Christianity does indeed build stronger families, he argued, and it does indeed provide an alternative to Marxist ideologies. But if Christianity is embraced as a way to build strong families or assimilate people into American values or fight Communism, it is no longer Christianity but an entirely other religion, one he called “liberalism.” In the last generation of Christian public engagement, there were some genuine prophets and saints, who called the church out of isolation but constantly warned against a political captivity of the church, a captivity that would tap Christianity of its righteous zeal for the sake of power but would, ultimately, drain it of what every culture finds most troublesome: the exclusivity of Christ.
A church that assumes the gospel is a church that soon loses the gospel. The church now must articulate, at every phase, the reason for our existence, because it is no longer an obvious part of the cultural ecosystem. That articulation of the gospel will mean engagement because the most pressing issues are not ancillary to the gospel, in the way some other cultural and political issues are.
The temptation will be, as always, to overreact to the sins and foibles of the last generation, with a pullback altogether in an attempt to avoid culture wars and social gospels. A recalibration is called for, to be sure. We are a different people facing a different context. An attempt at wholesale withdrawal might exempt us from some of the hucksterism and moralism of some figures in our parents’ and grandparents’ generations, but it will take us back to the opposite errors of some in our great-grandparents’ generation, back to divorcing the gospel from the kingdom, the love of God from the love of neighbor. We could shrug off our social witness altogether, as a defense against legalism. But we would be wrong, and we would, ironically, fall into a Pharasaism of the other side, building hedges around a temptation to avoid falling into it. More that that, we would be abandoning a post to which we were assigned and from which we have no permission for leave. The test will be if we can engage the culture without losing the gospel.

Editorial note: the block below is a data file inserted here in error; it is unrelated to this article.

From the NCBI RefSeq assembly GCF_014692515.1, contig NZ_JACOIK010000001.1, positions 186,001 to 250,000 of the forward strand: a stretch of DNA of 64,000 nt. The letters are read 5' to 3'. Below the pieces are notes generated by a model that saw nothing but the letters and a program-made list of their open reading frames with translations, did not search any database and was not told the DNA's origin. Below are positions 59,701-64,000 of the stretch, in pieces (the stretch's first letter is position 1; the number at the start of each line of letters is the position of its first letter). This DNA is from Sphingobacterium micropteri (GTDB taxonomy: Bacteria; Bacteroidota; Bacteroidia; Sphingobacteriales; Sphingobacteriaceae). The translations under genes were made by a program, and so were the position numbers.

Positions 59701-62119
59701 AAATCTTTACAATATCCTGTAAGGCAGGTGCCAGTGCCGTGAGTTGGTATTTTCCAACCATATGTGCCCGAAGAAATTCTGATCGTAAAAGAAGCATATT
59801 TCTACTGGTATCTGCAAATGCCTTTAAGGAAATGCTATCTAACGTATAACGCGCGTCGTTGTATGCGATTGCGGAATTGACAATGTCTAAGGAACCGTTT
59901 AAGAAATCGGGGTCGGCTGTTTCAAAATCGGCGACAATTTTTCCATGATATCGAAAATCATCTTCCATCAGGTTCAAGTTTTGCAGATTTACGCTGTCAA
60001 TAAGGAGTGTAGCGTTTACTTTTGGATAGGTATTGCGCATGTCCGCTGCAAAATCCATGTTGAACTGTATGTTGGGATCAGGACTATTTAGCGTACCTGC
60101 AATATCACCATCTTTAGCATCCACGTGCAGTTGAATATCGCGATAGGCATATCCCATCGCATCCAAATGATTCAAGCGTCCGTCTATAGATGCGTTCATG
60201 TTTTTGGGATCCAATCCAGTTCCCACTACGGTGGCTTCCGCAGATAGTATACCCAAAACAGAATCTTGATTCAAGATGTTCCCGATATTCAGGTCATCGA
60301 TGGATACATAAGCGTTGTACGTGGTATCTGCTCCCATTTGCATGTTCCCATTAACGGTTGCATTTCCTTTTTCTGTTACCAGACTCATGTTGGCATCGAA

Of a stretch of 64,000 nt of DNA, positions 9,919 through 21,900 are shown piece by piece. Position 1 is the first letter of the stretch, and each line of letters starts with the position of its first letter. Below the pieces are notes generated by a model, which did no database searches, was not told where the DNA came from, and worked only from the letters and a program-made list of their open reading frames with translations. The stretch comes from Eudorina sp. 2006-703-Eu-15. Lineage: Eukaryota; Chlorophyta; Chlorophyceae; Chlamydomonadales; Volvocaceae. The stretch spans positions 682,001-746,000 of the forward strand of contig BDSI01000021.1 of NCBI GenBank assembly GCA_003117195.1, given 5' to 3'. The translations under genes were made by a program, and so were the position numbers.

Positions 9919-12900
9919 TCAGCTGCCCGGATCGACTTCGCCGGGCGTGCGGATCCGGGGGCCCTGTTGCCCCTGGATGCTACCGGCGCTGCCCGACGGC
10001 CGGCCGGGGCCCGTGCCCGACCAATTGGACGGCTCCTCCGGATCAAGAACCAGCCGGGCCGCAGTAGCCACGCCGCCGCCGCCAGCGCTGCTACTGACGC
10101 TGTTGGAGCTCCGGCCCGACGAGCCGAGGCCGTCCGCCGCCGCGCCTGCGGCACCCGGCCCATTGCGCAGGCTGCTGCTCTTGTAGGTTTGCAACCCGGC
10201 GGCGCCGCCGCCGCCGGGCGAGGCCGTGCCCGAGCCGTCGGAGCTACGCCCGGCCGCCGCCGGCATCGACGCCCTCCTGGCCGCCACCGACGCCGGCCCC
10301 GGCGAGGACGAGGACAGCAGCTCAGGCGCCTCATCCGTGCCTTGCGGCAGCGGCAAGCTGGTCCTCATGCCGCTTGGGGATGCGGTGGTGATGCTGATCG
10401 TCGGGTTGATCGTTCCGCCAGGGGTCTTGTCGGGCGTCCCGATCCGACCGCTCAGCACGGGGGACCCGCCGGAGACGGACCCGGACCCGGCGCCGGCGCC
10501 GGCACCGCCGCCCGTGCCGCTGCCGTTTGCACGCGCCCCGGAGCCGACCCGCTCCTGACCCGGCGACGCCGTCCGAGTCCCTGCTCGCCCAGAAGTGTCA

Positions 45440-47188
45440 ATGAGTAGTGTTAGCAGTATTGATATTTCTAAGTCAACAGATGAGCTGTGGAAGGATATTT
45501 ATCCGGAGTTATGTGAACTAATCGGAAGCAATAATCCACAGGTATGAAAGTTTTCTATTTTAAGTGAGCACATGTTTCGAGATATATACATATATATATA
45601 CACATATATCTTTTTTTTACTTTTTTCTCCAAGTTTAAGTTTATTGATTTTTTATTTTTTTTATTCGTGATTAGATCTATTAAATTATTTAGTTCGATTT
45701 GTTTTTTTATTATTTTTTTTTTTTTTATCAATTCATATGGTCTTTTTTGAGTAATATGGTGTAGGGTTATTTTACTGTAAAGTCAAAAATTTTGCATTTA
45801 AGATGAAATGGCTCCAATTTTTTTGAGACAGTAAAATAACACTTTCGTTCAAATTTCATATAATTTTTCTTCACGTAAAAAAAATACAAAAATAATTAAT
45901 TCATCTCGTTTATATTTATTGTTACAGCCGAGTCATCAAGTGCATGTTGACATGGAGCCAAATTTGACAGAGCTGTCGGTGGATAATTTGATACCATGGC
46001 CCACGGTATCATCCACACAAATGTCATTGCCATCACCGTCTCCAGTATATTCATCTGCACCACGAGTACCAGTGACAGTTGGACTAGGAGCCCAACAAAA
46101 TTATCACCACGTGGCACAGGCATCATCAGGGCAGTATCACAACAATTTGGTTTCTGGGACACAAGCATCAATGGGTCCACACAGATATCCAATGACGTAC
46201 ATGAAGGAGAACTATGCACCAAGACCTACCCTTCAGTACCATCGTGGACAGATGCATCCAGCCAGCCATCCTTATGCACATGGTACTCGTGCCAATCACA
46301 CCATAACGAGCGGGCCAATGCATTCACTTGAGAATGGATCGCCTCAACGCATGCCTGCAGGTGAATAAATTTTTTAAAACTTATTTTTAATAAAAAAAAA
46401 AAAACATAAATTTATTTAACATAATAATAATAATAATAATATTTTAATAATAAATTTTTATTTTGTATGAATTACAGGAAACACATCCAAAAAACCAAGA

If we ever were a moral majority, we are no longer. As the secularizing and sexualizing revolutions whir on, it is no longer possible to pretend that we represent the “real America,” a majority of God-loving, hard-working, salt-of-the-earth cultural conservatives like us. Accordingly, we will engage the culture less like the chaplains of some idyllic Mayberry and more like the apostles in the Book of Acts. We will be speaking not primarily to baptized pagans on someone’s church roll, but to those who are hearing something new, maybe for the first time. We will hardly be “normal,” but we should never have tried to be.
This article is adapted from my book Onward: Engaging the Culture Without Losing the Gospel.
Publication date: August 9, 2016